## 1. Velocity

### 1.1. Speed in a specific given direction

1.1.1. When you know an object is in motion and the direction it is heading to, you know its velocity.

1.1.2. Example: 50 km/h southward

## 2. When does motion occur?

### 2.1. An object is in motion if its distance from another object is changing

## 3. Reference point

### 3.1. A place or object used for comparison to determine if something is in motion

3.1.1. Good reference points are ones that are stationary. If you choose reference points that are moving. it might give you a false sense of motion.

## 4. Measuring motion

### 4.1. Scientists use units of measurement to describe motion precisely

4.1.1. International System of Units (SI). The SI unit of length is meter (m).

4.1.1.1. For smaller lengths, the prefix deci-, centi- or milli- is added to meter. A decimeter is a tenth of a meter, a centimeter is a hundredth of a meter, and a millimeter is a thousandth of a meter.

4.1.1.2. For longer lengths, the prefix kilo- is added to meter. A meter is a thousandth of a kilometer.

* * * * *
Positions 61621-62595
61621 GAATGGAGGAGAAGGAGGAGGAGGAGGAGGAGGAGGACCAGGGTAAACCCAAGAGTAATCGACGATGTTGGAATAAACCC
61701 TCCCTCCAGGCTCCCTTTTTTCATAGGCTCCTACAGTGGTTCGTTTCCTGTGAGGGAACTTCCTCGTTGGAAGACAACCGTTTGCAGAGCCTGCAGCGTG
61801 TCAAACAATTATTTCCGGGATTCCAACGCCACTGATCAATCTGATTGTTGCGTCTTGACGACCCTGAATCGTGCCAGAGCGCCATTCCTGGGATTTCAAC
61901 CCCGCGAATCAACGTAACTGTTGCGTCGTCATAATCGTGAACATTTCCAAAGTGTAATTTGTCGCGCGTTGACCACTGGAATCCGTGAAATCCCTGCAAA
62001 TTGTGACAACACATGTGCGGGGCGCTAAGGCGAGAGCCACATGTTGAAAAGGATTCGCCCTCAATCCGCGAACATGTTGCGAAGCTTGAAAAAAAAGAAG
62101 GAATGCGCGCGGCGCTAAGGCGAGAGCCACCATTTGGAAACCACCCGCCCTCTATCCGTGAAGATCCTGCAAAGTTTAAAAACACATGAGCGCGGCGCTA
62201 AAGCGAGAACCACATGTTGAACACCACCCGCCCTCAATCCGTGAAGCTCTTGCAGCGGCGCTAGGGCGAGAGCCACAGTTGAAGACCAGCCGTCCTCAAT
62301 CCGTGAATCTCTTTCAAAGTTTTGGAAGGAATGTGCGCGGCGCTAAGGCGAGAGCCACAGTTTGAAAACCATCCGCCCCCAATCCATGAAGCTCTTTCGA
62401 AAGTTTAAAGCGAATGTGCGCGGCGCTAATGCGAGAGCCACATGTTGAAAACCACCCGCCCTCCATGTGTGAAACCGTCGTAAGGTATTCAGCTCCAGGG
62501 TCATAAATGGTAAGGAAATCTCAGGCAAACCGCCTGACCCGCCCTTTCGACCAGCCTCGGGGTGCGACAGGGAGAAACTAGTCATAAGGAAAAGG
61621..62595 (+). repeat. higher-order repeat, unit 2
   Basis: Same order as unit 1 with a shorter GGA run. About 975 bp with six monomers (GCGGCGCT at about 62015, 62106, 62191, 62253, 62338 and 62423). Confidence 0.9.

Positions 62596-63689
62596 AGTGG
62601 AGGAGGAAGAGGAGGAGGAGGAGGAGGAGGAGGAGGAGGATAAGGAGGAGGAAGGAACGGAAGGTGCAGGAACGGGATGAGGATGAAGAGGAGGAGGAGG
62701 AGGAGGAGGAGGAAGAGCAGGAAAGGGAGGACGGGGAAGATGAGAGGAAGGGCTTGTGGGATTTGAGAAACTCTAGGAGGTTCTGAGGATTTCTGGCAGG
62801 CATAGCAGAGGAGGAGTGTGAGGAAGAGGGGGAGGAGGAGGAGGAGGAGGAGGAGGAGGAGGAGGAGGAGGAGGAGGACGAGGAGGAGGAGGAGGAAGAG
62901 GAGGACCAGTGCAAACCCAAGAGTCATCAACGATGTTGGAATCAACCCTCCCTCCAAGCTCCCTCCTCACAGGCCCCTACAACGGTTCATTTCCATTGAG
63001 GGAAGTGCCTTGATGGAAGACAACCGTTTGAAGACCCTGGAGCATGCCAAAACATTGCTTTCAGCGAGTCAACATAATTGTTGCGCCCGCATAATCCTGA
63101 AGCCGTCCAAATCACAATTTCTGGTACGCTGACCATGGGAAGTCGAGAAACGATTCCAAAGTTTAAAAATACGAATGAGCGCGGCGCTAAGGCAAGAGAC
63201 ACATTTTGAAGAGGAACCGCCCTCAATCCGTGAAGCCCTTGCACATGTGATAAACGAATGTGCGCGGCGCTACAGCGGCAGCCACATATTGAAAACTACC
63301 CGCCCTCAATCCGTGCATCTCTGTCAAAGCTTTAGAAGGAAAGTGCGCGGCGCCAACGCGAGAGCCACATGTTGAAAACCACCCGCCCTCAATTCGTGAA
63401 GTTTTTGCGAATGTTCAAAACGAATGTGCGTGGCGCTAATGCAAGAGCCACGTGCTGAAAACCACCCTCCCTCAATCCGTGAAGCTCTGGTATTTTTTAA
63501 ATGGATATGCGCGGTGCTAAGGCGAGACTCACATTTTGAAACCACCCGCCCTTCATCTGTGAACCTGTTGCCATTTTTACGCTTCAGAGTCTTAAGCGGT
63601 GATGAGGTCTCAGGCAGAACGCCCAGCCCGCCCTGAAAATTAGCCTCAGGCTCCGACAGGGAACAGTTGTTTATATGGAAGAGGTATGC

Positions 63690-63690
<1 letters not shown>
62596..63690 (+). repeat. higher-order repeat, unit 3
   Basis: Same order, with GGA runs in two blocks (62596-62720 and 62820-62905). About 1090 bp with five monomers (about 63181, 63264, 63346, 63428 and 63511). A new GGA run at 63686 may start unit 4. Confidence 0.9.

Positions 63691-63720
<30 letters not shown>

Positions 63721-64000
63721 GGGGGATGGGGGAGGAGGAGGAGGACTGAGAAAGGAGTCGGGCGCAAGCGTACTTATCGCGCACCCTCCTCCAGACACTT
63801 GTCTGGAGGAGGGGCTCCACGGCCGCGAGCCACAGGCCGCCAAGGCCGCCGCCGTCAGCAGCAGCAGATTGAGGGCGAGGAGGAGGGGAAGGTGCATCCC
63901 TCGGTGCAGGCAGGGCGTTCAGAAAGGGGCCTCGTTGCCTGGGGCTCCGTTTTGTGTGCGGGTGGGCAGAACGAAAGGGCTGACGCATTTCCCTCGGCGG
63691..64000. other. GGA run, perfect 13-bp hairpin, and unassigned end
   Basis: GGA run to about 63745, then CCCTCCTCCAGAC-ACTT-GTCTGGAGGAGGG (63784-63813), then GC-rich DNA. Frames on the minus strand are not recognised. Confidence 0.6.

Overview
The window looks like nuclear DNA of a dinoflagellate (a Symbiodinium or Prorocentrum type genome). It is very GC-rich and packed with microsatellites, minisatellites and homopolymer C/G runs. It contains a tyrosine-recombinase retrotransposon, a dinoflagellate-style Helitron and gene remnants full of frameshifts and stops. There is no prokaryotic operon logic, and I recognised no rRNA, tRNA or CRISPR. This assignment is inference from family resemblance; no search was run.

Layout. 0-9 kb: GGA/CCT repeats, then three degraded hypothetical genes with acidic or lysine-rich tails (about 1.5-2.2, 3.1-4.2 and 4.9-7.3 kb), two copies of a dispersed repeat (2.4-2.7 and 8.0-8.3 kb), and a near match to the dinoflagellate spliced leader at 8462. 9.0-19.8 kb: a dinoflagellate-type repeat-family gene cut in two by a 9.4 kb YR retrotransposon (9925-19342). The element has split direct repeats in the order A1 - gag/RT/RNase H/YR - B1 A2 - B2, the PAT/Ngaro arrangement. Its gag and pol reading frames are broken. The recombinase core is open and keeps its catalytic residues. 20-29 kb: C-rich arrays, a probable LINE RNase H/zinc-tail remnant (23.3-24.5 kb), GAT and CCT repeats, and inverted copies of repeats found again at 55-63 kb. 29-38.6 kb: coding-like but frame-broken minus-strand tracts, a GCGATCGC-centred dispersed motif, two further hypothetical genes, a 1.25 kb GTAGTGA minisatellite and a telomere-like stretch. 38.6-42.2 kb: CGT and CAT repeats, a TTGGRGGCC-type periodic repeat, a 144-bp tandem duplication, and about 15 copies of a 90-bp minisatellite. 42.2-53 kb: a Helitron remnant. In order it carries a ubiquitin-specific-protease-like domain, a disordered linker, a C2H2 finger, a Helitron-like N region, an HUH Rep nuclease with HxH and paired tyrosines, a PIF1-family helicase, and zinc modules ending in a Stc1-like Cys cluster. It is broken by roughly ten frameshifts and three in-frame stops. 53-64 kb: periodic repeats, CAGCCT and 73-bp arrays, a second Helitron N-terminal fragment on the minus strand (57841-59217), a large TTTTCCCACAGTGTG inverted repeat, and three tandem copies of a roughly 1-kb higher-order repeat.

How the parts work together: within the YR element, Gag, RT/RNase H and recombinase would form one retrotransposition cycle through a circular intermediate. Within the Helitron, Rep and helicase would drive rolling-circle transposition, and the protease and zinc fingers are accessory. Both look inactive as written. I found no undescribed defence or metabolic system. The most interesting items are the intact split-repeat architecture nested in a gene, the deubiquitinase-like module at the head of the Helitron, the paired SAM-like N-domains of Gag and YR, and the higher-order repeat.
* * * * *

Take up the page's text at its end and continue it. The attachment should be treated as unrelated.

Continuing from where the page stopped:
## 5. Speed

### 5.1. Average Speed

5.1.1. The total distance divided by the total time

### 5.2. Instantaneous speed

5.2.1. The rate of an object moving at a specific time

### 5.3. Calculating Speed

5.3.1. The equation Speed = Distance / Time can be used to calculate speed, where the distance traveled by the object is divided by total amount of time taken.

## 6. Slope

### 6.1. The steepness of a line on a graph

### 6.2. Calculating Slopes

6.2.1. Use the formula Slope= Rise / Run

### 6.3. The slope in a distance-versus-time graph represents the rate of speed

## 7. Graphing motion

### 7.1. Graphing general motion

7.1.1. Distance-versus-time graph

7.1.1.1. These graphs can be used for general motion and acceleration. Time is the x-axis and distance is the y-axis. The slope represents the rate of speed. A straight line represents a constant speed while a curved line represents constant acceleration.

### 7.2. Graphing acceleration

7.2.1. Speed-versus-time graph

7.2.1.1. In these graphs, speed is the y-axis and time is the x-axis. A straight line in these graphs represent constant acceleration.

## 8. Acceleration

### 8.1. The rate at which velocity changes. Acceleration can occur in 3 ways

8.1.1. Increase in Speed

8.1.2. Decrease in Speed

8.1.2.1. Also known as negative acceleration, or deceleration

8.1.3. Change in Direction

8.1.3.1. Objects that changes direction accelerates. An object moving in a circular motion is continuously accelerating.

### 8.2. Calculating acceleration

8.2.1. The formula above is used to calculate the acceleration of an object in a straight line

8.2.1.1. The SI unit of acceleration is m/s^2 (meters per second squared)